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The Arts and Humanities are among the early adopters of computer technology. In the late 1940s, the linguist and Jesuit Father Roberto Busa S.J. convinced Thomas J Watson and IBM that the exploration of Thomas Aquinas' works could be more efficient using new digital methods. The index Thomisticus and the Corpus Thomisticum - a digital lemmatized collection of all works of Thomas Aquinas have gone through all phases of technological development - via punched cards, magnetic tapes and the WWW - and are still accessible today. Since then, a multitude of artifacts and resources have been digitized, so that by now although only a fraction of the entire cultural heritage is digitally available, a critical mass for the development of digital research methods nevertheless exists. The talk will show exemplary which strategies Digital Humanities use to generate, interlink and explore knowledge from historical sources.
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Digitizing an archive of photographic plates yields a set of image files and accompanying metadata files. To handle and process these data efficiently, we have developed a Python package PyPlate. PyPlate provides methods to read data from CSV and FITS files, to make calculations with various observation timestamps, to create consistent and easily readable FITS headers, to write plate metadata into a database, to extract sources from plate images, to carry out astrometric and photometric calibration on the extracted sources, and to output the source data to a database or files on disk. We will show how the PyPlate software was used for building the APPLAUSE database and discuss how it can be applied elsewhere.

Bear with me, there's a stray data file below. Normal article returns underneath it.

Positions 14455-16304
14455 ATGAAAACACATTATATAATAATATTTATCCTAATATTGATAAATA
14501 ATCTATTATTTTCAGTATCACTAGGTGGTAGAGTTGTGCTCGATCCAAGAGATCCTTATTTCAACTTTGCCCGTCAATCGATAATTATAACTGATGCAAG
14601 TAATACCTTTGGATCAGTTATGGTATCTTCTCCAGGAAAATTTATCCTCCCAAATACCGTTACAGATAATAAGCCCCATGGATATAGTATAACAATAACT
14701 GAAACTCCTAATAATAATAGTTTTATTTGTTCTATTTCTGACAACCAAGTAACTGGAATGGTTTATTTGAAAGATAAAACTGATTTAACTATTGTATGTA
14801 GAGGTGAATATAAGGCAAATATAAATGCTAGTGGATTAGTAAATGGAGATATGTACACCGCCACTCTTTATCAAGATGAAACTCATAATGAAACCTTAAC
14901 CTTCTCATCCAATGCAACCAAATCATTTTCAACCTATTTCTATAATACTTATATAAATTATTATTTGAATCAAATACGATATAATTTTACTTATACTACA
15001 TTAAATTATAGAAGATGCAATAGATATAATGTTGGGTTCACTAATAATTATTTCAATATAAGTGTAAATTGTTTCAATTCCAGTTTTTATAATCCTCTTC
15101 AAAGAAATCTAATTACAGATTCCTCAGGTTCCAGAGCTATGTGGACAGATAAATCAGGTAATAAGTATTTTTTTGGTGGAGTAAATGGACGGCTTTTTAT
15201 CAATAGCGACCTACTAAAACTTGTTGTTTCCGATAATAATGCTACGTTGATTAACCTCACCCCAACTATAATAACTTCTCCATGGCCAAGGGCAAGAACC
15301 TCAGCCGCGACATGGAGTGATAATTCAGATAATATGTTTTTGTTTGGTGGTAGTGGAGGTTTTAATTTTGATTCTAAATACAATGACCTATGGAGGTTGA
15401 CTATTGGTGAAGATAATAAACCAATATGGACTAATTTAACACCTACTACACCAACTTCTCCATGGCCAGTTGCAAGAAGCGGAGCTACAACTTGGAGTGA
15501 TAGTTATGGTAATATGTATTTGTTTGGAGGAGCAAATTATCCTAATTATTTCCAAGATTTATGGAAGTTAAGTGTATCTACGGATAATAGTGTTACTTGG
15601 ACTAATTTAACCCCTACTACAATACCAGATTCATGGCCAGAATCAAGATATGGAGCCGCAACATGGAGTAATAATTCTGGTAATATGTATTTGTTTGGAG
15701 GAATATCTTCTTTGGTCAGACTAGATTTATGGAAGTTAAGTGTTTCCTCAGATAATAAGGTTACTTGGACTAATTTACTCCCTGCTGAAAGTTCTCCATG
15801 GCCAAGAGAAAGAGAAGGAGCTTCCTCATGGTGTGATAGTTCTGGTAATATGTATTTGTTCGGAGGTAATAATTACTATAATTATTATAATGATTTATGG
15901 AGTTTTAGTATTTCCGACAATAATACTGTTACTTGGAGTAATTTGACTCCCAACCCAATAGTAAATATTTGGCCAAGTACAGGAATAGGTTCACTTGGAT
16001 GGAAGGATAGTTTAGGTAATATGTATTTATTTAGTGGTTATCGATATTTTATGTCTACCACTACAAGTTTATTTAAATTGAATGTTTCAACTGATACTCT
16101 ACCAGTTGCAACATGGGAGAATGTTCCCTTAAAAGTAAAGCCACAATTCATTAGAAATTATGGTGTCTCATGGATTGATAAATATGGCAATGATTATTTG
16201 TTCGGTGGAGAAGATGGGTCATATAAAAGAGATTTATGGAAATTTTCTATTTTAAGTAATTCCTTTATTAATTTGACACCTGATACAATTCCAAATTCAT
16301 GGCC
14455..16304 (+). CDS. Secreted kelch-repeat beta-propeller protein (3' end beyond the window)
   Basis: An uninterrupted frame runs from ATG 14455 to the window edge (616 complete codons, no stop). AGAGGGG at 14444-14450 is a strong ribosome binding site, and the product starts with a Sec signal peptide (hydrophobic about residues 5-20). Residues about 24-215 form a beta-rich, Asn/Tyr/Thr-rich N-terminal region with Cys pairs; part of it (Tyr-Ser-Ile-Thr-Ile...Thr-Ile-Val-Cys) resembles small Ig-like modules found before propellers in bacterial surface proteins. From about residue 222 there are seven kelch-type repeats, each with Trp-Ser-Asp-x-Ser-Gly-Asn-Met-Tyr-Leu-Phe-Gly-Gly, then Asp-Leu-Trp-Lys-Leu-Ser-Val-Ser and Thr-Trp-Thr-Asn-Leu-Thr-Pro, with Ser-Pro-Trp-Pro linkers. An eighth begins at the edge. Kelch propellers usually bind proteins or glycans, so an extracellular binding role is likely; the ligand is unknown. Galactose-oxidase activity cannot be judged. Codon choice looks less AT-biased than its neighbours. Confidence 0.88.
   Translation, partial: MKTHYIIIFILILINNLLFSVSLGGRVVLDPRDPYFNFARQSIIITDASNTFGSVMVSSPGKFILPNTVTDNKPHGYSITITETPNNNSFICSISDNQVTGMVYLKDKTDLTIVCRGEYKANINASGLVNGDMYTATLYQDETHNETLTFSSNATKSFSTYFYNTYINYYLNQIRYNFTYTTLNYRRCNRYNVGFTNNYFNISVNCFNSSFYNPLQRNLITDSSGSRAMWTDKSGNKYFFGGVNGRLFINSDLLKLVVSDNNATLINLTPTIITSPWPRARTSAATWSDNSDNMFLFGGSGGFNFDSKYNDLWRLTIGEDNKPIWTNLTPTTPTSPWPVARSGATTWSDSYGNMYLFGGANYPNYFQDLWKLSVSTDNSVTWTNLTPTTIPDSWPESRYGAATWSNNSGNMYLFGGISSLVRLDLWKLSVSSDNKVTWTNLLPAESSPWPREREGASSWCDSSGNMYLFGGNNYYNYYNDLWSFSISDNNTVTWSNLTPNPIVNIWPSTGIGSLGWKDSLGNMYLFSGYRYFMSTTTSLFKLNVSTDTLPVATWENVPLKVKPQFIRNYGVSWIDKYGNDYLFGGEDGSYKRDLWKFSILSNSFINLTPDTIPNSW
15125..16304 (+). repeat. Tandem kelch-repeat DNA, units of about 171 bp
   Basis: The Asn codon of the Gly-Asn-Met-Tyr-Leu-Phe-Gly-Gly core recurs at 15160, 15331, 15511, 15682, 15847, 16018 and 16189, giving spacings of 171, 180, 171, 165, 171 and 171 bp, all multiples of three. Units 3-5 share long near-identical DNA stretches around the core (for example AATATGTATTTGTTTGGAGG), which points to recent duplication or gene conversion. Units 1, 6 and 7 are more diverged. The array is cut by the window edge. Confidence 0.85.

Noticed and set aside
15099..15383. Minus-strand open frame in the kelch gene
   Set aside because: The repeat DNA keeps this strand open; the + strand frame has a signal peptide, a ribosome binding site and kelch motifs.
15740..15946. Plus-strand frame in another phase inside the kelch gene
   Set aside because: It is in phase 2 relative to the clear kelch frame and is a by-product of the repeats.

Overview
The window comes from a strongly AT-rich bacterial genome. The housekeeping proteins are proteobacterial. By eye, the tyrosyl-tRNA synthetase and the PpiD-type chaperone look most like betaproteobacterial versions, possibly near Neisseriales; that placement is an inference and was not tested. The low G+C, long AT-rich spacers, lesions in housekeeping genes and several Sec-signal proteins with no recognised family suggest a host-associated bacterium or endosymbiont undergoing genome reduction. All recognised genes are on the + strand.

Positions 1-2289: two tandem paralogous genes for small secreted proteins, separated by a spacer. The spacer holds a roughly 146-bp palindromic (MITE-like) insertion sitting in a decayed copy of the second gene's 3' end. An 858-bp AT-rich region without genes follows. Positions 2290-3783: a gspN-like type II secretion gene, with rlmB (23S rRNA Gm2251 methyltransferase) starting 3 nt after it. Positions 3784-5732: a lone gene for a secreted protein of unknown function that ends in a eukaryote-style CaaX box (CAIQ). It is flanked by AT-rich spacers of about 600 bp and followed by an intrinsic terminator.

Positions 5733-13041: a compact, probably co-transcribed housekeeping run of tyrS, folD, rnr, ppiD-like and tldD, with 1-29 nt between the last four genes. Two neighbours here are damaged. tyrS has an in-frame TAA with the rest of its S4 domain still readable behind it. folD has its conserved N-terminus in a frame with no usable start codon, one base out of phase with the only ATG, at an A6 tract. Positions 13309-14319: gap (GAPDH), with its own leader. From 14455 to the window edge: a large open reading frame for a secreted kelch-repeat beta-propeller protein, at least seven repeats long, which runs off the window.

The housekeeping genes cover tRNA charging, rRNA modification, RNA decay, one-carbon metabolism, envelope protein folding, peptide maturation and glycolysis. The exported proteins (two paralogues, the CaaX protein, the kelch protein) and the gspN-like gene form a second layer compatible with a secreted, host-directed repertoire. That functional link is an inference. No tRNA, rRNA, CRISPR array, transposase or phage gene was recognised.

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In this talk, I will describe the efforts done by the Wendelstein observatory in following up known exoplanets and planet candidates both spectroscopically and photometrically. We are currently installing a high-resolution spectrograph, calibrated with an LFC, and a simultaneous 3-channel camera that covers photometric bands between u and Ks. With the latter, we are currently performing a transit survey where we observe primary and secondary in order to determine their Transit Colour Signature (TraCS).
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Abstr.
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Currently, Observatory of I.I. Mechnikov Odessa National University owns collections of astronegatives obtained with its own instruments (about 100000 glass plates), as well as those obtained with instruments from other observatories (about 10000 plates). According to Bulgarian web-page WFPDB (wfpdb.org) Odessa collection of astroplates is second in Europe (after Sonneberg collection) and third in the world (after Harvard and Sonneberg). In this poster we describe the current condition of our collection and consider our plans for how to maintain this important astronomical heritage. We are also discussing our first steps in digitizing part of a collection in accordance with the decision of the world virtual observatory and WFPDB standards.
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  • Document